Vietnam Finally at Peace as Cambodia Pullout Ends
The Vietnamese army completed what it called its final troop withdrawal from Cambodia on Tuesday, ending nearly 11 years of military involvement there and leaving Vietnam at peace for the first time in more than three decades.
Led by a convoy of armored cars, several thousand troops--there was no official count--passed under an orange structure in the shape of five towers on the Cambodian side of the border and through a white arch on the Vietnam side. Nearby stood the Mountain of the Black Virgin, scene of some of the heaviest fighting in Indochina’s wars.
Tens of thousands of schoolchildren lined the rutted stretch of Highway 1 from Ho Chi Minh City, 40 miles away, waving the red Vietnamese flag to welcome the troops home.
Not all of the last 26,000 Vietnamese troops pulling out of Cambodia came to Moc Bai. Some crossed at three other border points, and others traveled by ship and boat on the Mekong River. According to Vietnamese officials, the last of the troops have come out over a five-day period, and none have been left behind.
Much to Vietnam’s disappointment, there was no international observer force on hand to verify that the withdrawal had been completed. Such a force had been sought by the United States and other Western countries.
The troops coming home are being joined by several thousand Vietnamese civilians apparently fearful of an anti-Vietnamese pogrom. Many of the civilians, some of whom settled in Cambodia decades ago, are skilled craftsmen--carpenters, mechanics and plumbers.
Khieu Khanarith, a Cambodian newspaper editor, noted that only 40 Vietnamese are still in Kompong Thom, although the Vietnamese there numbered several thousand a few months ago.
The ceremony at this border crossing was relatively low-key. There have been ceremonies all across Cambodia for the past week, and more are scheduled for Ho Chi Minh City and Hanoi later this month and in early October.
Trinh Van Lu, party secretary of Tay Ninh province on the border, praised the returning soldiers for helping to free Cambodia from the Khmer Rouge Communists, under whose rule from mid-1975 to the end of 1978 more than 1 million Cambodians died as the result of torture and starvation. Trinh said that thousands of Vietnamese had been killed along the border by the Khmer Rouge.
Touching on a major concern of the returning troops, he promised to help them find jobs. Vietnam’s economy has been teetering on the edge of bankruptcy for years, in part because of the enormous financial drain of keeping an army in Cambodia.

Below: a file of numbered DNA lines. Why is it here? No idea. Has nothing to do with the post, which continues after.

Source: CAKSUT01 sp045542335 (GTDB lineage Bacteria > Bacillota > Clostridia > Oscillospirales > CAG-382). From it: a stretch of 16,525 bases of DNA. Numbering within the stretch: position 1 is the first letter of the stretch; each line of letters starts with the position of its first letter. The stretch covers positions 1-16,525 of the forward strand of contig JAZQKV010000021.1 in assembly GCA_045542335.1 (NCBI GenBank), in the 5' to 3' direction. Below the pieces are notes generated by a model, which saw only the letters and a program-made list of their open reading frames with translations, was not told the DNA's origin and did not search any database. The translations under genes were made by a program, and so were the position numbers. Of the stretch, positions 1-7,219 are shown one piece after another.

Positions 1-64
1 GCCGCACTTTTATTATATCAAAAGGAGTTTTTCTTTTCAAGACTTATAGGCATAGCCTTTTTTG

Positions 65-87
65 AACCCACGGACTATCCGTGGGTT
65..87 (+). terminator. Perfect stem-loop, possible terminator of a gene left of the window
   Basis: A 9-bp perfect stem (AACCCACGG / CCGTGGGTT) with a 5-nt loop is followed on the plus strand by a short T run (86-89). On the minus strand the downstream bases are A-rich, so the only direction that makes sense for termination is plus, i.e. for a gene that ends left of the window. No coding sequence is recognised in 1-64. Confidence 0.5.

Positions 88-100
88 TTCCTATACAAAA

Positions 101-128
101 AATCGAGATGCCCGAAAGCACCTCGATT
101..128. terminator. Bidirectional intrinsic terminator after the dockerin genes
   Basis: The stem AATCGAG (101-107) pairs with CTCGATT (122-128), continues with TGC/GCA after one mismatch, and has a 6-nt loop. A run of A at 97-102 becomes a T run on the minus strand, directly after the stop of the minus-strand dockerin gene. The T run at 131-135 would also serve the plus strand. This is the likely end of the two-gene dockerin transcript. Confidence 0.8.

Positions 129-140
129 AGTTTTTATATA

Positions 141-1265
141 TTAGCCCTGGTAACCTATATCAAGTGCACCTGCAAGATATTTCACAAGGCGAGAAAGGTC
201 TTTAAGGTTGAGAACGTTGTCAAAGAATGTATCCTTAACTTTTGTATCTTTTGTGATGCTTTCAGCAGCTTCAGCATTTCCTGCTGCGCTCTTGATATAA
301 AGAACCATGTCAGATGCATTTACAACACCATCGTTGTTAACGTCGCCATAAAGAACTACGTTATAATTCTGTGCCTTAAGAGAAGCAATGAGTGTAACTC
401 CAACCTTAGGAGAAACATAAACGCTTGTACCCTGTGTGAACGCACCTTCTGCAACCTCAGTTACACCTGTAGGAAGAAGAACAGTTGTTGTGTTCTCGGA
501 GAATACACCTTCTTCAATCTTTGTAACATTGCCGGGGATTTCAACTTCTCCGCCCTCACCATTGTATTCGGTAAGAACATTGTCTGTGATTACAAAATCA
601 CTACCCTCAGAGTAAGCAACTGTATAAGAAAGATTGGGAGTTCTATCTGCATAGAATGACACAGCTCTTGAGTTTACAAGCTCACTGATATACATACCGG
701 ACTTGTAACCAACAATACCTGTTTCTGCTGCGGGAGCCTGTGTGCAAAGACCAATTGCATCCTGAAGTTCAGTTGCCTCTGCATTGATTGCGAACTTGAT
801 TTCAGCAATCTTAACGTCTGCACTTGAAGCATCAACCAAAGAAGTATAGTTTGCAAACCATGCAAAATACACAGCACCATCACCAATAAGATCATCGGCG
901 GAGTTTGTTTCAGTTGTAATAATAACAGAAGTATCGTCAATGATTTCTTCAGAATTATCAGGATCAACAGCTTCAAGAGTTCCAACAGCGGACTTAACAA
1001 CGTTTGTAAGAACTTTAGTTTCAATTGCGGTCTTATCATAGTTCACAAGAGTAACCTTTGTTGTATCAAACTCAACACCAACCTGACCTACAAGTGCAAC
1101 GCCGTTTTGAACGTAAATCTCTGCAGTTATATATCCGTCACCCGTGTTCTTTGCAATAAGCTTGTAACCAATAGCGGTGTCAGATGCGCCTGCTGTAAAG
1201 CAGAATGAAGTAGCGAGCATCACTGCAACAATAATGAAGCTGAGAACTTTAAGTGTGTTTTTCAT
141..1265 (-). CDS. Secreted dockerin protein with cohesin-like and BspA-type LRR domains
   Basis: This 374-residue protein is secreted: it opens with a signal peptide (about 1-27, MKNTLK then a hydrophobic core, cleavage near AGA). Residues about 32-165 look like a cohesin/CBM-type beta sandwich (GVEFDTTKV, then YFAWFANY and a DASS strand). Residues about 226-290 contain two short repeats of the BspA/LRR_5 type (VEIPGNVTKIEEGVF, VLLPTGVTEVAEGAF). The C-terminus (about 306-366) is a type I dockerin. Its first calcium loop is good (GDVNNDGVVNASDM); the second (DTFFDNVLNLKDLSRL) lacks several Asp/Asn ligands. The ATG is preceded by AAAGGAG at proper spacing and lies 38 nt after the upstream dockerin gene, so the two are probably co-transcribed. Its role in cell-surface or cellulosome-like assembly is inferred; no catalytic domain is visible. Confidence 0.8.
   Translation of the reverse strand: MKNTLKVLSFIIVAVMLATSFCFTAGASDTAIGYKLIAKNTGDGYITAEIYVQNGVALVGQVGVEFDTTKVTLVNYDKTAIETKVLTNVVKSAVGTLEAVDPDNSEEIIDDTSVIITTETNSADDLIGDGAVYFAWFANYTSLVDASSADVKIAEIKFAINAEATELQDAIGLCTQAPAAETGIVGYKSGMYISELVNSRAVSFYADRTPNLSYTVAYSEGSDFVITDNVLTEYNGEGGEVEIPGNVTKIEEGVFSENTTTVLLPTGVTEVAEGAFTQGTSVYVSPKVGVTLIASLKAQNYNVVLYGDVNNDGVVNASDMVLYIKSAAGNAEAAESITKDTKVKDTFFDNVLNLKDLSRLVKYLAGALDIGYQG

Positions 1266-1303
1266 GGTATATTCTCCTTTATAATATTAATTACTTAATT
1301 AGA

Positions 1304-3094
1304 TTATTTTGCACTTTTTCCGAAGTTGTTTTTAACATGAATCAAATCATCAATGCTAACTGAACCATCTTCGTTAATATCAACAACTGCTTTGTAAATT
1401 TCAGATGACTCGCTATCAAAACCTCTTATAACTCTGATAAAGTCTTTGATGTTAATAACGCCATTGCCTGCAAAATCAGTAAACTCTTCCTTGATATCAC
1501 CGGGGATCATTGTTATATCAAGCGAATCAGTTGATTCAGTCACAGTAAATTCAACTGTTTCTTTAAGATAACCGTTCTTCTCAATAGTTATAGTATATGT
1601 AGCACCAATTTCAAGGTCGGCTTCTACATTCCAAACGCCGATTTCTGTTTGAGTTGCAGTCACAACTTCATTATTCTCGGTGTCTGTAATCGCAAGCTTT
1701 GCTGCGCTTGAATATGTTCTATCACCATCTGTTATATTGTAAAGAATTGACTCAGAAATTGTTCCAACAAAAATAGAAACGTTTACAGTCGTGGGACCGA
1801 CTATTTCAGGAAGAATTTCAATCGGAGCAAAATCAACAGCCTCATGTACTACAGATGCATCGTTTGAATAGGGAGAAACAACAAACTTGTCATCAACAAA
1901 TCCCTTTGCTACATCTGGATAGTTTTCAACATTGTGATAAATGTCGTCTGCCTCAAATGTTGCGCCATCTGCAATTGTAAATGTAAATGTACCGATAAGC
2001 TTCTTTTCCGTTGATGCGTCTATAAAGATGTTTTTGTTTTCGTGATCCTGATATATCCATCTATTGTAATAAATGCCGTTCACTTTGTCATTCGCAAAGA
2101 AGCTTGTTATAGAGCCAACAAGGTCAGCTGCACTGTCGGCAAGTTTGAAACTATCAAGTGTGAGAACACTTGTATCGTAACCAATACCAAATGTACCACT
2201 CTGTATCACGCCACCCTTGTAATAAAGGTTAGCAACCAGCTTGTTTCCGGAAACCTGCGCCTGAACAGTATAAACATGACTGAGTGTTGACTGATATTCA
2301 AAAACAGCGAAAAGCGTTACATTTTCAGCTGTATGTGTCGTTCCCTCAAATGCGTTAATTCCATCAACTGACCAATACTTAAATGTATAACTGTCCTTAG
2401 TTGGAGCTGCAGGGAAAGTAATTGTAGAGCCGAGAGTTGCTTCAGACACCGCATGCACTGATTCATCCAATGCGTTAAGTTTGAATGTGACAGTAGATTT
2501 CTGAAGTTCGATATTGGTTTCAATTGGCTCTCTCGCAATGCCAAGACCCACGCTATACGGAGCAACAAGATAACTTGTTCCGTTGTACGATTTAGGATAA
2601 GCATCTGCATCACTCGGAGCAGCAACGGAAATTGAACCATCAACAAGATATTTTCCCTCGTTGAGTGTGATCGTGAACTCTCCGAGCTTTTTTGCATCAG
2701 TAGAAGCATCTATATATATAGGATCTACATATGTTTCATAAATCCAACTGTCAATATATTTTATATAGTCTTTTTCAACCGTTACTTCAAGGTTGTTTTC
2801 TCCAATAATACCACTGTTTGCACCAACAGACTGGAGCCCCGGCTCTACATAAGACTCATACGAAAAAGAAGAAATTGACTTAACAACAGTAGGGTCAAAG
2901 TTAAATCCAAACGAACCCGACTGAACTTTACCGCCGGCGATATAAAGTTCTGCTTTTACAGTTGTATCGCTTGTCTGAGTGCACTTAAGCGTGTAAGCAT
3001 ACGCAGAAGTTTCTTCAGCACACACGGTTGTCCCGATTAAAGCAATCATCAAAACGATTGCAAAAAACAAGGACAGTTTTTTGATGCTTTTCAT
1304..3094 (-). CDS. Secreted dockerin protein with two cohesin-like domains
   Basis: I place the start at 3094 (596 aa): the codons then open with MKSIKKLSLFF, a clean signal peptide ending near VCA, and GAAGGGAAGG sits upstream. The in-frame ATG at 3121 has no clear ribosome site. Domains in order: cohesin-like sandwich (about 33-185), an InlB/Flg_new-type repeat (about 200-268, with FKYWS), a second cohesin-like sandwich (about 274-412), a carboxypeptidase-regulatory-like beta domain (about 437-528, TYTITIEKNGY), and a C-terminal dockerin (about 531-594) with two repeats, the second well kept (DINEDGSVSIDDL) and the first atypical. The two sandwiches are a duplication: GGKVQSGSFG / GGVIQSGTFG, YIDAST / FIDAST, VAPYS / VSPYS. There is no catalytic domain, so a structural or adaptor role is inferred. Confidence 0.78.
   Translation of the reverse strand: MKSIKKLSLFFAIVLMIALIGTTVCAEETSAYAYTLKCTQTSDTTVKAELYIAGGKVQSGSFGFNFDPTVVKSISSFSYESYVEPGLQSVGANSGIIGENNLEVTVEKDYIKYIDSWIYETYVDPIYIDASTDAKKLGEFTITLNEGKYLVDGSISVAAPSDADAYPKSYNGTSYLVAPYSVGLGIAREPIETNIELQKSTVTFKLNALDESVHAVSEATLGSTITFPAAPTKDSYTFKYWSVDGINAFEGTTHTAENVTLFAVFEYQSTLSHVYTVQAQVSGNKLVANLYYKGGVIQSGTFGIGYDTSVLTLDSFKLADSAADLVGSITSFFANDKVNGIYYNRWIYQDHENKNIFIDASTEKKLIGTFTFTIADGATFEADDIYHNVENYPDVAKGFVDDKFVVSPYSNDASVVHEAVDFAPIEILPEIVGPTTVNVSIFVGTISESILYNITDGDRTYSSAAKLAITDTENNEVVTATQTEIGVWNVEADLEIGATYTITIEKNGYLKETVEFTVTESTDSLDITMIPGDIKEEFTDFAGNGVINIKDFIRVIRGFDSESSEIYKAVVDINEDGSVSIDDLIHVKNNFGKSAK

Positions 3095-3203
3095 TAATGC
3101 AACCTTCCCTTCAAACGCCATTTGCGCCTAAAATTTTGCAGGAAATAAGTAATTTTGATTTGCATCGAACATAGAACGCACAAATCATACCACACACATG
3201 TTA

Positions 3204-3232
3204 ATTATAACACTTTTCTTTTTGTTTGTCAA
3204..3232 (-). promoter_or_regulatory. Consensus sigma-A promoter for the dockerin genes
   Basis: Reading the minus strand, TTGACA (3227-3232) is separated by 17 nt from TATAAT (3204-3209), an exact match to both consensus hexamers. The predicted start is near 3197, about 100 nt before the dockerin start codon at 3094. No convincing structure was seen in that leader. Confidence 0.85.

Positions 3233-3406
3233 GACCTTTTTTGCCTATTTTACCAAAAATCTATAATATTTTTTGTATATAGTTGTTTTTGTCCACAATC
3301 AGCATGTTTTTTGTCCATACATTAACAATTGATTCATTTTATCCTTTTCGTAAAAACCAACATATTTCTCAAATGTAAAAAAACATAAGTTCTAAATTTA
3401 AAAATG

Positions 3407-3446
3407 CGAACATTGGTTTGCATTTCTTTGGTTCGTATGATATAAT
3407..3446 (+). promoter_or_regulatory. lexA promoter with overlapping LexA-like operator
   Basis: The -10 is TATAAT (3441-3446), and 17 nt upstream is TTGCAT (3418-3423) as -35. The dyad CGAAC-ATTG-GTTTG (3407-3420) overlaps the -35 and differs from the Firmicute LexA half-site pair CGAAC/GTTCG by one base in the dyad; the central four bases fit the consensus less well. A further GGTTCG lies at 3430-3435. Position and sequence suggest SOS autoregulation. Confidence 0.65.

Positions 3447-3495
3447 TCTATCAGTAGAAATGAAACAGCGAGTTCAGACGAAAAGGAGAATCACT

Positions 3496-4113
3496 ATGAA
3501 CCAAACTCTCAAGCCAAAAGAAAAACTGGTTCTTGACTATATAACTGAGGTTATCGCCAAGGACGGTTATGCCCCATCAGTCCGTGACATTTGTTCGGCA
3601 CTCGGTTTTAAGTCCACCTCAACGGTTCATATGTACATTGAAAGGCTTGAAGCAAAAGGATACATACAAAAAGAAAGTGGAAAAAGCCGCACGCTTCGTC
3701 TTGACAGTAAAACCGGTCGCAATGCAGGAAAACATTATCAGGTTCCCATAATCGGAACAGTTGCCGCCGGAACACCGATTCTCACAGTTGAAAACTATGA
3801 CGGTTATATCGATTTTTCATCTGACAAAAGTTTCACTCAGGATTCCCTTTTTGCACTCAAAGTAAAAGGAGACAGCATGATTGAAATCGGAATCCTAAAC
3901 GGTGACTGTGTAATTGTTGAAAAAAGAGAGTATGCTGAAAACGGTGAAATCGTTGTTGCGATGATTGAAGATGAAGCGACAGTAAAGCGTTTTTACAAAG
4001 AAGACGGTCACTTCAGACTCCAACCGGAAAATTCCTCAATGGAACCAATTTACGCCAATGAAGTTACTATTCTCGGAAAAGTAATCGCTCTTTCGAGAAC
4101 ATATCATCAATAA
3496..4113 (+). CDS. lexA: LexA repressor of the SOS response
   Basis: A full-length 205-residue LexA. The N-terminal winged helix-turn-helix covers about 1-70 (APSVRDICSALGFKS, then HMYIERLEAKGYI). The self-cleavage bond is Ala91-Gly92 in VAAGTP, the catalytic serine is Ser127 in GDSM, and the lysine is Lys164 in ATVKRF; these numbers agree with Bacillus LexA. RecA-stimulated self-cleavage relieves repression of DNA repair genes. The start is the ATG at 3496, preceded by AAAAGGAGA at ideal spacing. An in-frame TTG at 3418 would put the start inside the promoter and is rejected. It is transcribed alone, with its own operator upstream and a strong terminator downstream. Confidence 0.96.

The Vietnamese invaded Cambodia on Christmas Eve, 1978, amid escalating tension with the Khmer Rouge over a series of border incidents. The Khmer Rouge were ousted from power in January, 1979, and Vietnam installed a government of Khmer Rouge defectors in Phnom Penh, the Cambodian capital.
The Khmer Rouge then took refuge along the border with Thailand, and they have been supplied with war material by China, Vietnam’s longtime adversary. Together with two non-Communist factions, the Khmer Rouge formed a coalition government in exile that has been recognized by the United Nations as the legitimate government of Cambodia.
As the Vietnamese have pulled out, the Khmer Rouge forces have stepped up their attacks on the southwestern town of Pailin, a gem-mining center near the border with Thailand. Cambodian Defense Minister Tie Banh acknowledged at a news conference in Phnom Penh that Khmer Rouge forces have taken over some jungle areas in the hills surrounding Pailin, but he insisted that no part of the town was occupied by the guerrillas.
The Vietnamese have been involved in a phased withdrawal that started in 1983, slowly reducing a force that had reached more than 200,000 men. They lost 25,000 men in the 11 years of fighting.
Completion of the pullout marks the first time that Vietnamese forces have not been engaged since the collapse of the 1954 Geneva peace agreement on Indochina, a peace that lasted a scant three years.
The mood of the men coming home Tuesday was buoyant. Many said they had been in Cambodia for three years or more.
Sgt. Luong Van Ngoc Nich, a squad leader from Ho Chi Minh City, formerly Saigon, said he had been recruited from a factory there and that he expects to return to his job. He said most of the men in his unit had had malaria in the past three years.
Capt. Nguyen Xuan Thang, who said he had spent six years in Cambodia, said he believes that Cambodia’s forces have been well trained and will be able to hold their own against the Khmer Rouge. With a hint of pride, he said they were not as good as Vietnamese troops, but he declined to identify their deficiencies.
As a Chinese-style dragon danced for good luck at the border, a band played a mournful tune and the people sang: “O country, three times we have sent our sons. Many times we have cried.”